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Supreme Court of Georgia.


No. S01A0778.

Decided: September 17, 2001

C. Alan Mullinax, Stone Mountain, for appellant Paul L. Howard, Jr., Dist. Atty., Bettieanne C. Hart, Anna E. Green, Asst. Dist. Attys., Thurbert E. Baker, Atty. Gen., for appellee.

Appellant Mohammad Omar Azizi appeals the denial of his motion for discharge and acquittal due to the trial court's alleged failure to comply with his demand for speedy trial.   Because the record shows that appellant waived his speedy trial demand by failing to comply with the requirements of OCGA § 17-7-171, we affirm.

Appellant was charged with murder, felony murder and aggravated assault in connection with the beating death of his wife.   On February 23, 1996, appellant filed a demand for speedy trial pursuant to OCGA § 17-7-171.   Consistent with his speedy trial demand, appellant was tried on June 21, 1996, convicted, and sentenced to life imprisonment.   On February 22, 1999, appellant's conviction was reversed by this Court.1  Thereafter, on March 25, 1999, this Court issued the remittitur to the Clerk of the Fulton County Superior Court, and the remittitur was filed with the superior court on April 12, 1999.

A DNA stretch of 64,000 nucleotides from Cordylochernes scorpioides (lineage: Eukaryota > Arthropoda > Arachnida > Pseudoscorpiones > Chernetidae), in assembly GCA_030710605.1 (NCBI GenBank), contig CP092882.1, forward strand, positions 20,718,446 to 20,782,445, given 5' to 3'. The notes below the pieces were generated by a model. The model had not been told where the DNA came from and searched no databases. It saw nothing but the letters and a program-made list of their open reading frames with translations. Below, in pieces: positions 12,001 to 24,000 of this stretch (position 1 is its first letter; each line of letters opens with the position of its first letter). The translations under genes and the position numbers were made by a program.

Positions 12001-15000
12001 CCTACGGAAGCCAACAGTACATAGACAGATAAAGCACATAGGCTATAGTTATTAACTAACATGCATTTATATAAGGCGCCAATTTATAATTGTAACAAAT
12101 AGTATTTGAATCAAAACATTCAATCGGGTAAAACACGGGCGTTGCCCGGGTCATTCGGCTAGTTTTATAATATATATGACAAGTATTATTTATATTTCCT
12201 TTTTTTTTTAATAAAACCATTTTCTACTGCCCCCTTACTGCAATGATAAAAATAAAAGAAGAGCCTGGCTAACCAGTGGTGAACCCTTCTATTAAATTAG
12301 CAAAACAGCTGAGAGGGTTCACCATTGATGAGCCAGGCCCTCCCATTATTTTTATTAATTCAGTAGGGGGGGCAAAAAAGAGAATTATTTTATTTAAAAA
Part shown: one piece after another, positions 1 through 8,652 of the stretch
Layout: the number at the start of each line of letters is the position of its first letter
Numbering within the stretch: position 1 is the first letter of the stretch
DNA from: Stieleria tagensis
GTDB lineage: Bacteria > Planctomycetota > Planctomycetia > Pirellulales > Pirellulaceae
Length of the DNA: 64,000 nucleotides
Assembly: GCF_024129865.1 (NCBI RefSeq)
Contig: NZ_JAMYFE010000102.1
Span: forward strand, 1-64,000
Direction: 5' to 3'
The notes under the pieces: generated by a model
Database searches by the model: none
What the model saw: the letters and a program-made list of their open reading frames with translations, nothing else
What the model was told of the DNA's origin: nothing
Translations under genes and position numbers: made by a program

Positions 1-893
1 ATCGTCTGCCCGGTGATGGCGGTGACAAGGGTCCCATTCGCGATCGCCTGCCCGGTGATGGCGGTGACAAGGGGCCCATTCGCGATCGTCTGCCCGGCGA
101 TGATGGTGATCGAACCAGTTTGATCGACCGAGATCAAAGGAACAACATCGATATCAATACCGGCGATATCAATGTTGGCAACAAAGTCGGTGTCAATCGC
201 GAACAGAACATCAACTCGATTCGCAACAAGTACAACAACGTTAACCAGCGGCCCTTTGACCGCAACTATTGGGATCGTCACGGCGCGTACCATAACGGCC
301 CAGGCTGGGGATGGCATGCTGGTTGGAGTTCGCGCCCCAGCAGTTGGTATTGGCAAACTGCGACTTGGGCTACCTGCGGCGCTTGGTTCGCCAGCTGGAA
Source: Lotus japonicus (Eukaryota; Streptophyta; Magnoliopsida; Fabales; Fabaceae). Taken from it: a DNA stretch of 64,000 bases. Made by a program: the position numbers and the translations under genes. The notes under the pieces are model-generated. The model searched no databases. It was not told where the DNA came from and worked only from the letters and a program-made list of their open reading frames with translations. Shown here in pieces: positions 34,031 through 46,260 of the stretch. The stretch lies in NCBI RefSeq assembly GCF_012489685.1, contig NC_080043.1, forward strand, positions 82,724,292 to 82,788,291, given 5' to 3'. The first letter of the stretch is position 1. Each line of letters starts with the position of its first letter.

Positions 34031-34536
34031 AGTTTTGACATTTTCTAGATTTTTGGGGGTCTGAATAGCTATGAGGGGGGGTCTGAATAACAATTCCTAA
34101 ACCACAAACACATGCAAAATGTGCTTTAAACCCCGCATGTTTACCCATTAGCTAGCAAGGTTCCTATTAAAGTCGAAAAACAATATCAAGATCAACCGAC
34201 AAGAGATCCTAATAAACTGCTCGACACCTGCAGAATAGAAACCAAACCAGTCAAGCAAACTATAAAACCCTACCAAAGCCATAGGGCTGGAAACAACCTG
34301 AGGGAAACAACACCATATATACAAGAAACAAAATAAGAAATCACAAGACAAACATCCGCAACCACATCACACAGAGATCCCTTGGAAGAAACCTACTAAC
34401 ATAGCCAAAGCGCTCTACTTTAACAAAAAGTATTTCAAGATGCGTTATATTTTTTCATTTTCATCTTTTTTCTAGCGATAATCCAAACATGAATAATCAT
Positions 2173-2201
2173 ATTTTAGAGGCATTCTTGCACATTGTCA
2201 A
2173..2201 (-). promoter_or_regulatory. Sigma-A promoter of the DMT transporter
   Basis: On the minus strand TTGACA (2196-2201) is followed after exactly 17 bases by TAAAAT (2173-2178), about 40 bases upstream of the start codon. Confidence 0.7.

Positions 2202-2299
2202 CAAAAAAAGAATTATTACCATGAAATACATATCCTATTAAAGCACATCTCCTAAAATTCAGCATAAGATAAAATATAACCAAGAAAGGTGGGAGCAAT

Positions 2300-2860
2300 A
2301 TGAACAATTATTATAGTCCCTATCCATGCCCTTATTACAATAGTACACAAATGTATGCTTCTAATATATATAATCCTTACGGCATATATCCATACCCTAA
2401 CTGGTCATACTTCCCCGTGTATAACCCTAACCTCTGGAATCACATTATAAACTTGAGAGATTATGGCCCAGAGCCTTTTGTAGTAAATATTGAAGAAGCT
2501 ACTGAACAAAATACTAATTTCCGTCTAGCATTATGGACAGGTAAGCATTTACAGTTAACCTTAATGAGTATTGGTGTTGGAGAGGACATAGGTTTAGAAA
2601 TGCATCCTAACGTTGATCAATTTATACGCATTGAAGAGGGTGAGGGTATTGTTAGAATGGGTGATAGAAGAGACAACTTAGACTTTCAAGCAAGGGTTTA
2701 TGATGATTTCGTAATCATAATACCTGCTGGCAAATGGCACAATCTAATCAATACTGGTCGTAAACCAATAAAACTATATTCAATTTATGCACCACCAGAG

After a scheduling conference held with counsel on March 5, 1999, the superior court placed appellant's case on the August 1999 trial calendar.   On August 10, 1999, no trial having been held, appellant filed a motion for discharge and acquittal.   The motion was subsequently denied by the superior court, with the court reasoning that appellant had waived his demand for a speedy trial when he failed to adhere to all the requirements of OCGA § 17-7-171.

OCGA § 17-7-171(b) requires that a defendant accused of a capital crime be “absolutely discharged and acquitted” if he is not tried within the first two regular terms of court convened after the term in which a speedy trial demand is filed, so long as during each of those two terms (1) juries are empaneled and qualified to try the defendant, and (2) the defendant appears in court and announces that he is ready for trial and requests a trial.2

 Following the reversal of appellant's conviction by this Court in 1999, the filing of the remittitur in the office of the superior court clerk divested this Court of its jurisdiction over appellant's case, and reinvested the superior court with jurisdiction.3  Moreover, when the remittitur was filed in the superior court clerk's office, appellant's pre-appeal demand for speedy trial once again became viable and the speedy trial “clock” resumed “ticking .” 4

 Because the remittitur in this case was filed with the clerk of the superior court on April 12, 1999, during the March 1999 term of court, the State had the remainder of the March 1999 term of court and the May 1999 term of court to retry appellant, so long as there were jurors empaneled and qualified to try him and so long as appellant or his counsel appeared in court during both terms, announced themselves as ready for trial, and requested that a trial be held.   The State was not, however, required to try appellant within this period if appellant failed to comply with this latter requirement, or if appellant agreed to a trial date outside of the speedy trial period.